The meaning behind Halloween and Day of the Dead celebrations
Oct. 31 and Nov. 1 have different meanings and are celebrated in different ways depending on the culture.
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Oct. 31 is a date with great symbolism in various cultures around the world. From Celtic traditions, to celebrations honoring ancestors, the day is commemorated every year with different celebrations.
Many of the celebrations that take place during the last day of October date back to 'Samhain,' a Celtic holiday that celebrated the end of the harvest season and was also considered the 'Celtic New Year.'
Nowadays, Samhain continues to be celebrated by the followers of neo-pagan religious movements, such as Wiccan and Druidism, but it has also transcended in history within other cultures with celebrations such as Halloween and the Day of the Dead.
The word Halloween is a shortened version of the phrase 'All Hallows' Eve,' and comes from the Celtic celebration of Samhain. The origin of the festival was in the United Kingdom, Ireland and northwestern France.
Halloween activities include trick-or-treating, attending costume parties, carving pumpkins into jack-o'-lanterns, lighting bonfires, bobbing for apples, playing fortune-telling games, visiting haunted attractions, telling scary stories and watching horror movies.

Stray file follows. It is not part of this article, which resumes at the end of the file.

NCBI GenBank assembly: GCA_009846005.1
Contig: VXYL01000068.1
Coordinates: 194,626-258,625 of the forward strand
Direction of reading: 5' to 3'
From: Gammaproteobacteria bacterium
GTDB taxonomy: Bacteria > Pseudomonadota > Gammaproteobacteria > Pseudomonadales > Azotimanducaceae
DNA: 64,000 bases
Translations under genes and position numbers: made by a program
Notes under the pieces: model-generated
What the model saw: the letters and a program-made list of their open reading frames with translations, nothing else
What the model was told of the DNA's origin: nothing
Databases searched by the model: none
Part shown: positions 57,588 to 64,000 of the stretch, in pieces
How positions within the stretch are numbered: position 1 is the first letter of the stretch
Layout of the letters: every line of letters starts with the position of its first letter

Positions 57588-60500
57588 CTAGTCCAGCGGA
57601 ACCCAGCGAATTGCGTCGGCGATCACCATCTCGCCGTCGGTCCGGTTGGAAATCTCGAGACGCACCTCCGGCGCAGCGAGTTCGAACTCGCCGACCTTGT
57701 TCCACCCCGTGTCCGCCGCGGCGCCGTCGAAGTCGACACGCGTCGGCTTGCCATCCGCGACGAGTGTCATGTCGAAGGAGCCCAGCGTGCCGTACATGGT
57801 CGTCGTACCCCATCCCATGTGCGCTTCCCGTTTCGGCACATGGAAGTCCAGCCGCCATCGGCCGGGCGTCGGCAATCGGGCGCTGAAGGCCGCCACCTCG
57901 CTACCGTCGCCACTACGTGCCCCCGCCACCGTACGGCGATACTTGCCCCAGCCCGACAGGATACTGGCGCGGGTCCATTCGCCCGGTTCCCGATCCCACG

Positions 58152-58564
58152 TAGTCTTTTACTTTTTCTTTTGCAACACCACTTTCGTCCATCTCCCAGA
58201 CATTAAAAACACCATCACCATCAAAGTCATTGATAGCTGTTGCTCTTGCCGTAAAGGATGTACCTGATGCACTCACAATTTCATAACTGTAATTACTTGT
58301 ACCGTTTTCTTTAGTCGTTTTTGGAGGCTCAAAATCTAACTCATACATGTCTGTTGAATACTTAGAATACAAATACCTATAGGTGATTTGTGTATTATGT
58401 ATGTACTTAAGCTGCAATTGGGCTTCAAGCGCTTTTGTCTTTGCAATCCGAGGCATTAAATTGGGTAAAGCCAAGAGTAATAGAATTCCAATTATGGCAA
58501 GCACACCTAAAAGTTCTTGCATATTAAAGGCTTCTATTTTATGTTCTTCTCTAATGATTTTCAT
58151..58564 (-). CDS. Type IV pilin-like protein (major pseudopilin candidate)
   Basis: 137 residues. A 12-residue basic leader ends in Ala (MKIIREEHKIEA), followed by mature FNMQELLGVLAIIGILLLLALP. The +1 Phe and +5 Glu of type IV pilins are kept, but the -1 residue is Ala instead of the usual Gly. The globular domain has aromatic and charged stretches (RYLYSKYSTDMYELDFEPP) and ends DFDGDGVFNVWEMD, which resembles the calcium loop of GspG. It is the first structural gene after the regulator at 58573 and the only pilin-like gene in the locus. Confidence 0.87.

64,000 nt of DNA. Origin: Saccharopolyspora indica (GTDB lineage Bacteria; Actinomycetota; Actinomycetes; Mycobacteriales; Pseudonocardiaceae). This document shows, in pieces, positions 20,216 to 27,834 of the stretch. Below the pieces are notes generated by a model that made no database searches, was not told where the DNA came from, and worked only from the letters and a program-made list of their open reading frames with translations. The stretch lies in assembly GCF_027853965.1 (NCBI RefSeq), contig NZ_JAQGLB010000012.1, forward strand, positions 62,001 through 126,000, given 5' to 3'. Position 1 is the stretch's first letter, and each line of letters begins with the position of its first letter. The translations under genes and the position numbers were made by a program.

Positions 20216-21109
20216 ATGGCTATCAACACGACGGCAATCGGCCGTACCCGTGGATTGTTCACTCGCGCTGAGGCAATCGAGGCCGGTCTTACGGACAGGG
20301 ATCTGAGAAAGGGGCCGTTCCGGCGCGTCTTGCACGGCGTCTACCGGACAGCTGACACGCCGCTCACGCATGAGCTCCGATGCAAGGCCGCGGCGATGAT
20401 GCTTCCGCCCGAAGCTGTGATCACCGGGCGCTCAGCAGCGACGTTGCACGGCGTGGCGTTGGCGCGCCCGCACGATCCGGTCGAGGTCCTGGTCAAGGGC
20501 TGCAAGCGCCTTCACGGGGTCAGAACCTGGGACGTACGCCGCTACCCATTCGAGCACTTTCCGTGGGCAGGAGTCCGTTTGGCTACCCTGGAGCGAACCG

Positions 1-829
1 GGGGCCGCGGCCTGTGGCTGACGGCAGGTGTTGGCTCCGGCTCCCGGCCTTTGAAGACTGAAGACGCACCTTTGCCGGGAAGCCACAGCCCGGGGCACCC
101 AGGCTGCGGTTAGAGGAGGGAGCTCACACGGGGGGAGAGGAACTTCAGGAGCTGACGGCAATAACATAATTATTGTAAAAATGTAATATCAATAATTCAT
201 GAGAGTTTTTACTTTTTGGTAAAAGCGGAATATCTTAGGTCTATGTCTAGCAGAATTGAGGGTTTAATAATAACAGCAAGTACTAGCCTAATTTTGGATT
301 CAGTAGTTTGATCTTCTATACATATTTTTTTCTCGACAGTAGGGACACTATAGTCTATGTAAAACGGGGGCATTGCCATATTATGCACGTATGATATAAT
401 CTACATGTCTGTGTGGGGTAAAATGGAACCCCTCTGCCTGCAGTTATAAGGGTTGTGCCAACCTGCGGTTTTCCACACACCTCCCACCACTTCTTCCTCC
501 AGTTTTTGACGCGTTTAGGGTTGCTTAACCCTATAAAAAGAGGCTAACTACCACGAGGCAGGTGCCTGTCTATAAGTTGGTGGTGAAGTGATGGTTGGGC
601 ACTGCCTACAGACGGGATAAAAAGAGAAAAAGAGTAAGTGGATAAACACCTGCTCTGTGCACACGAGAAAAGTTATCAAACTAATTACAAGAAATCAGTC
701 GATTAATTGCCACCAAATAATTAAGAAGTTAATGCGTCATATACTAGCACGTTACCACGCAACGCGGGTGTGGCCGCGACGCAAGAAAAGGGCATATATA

Nowadays, children, young people and adults dress up on the date as different characters and is also born as part of the Celtic tradition. At that time, the costumes were to confuse evil spirits, but today it is only part of the fun of the event.
Day of the Dead
In Mexico, the Day of the Dead is celebrated on Oct. 31, which was born as an activity in the Mesoamerican culture, by the inhabitants who were in the Mexican territory and gave a special meaning to death. The relevance gave birth to a Lord of Death called 'Mictlantecuhtli.'
With the arrival of the Spaniards, this celebration extended even more and became mestizo, as it received new Catholic elements and meanings, such as the cross of flowers, serving to honor and commemorate ancestors.
The Day of the Dead is considered by UNESCO as Intangible Cultural Heritage of Humanity, and is also recognized by all Mexicans as a symbol of national identity. Its arrival serves to increase tourism and the number of visitors to Mexico.
Nov. 1 marks the continuation of the Day of the Dead, where all the saints of the Church considered to have reached heaven are honored. In addition, people honor their ancestors who also reached the ascension to heaven.
The Saints' Day is also celebrated in other Latin American countries, such as Ecuador, Peru, Argentina, Chile and Colombia.
Different from the Celtic holiday celebrations, the Catholic Christian Church celebrates the printing of the first Bible: The Bear Bible, so called because the cover of this Bible had a bear eating honey from a honeycomb.
The "Bear Bible" was translated by Casiodoro de Reina. This translation, which was later revised by Cipriano de Valera, gave rise to the famous "Reina Valera" version that is widely used in Spanish-speaking countries.
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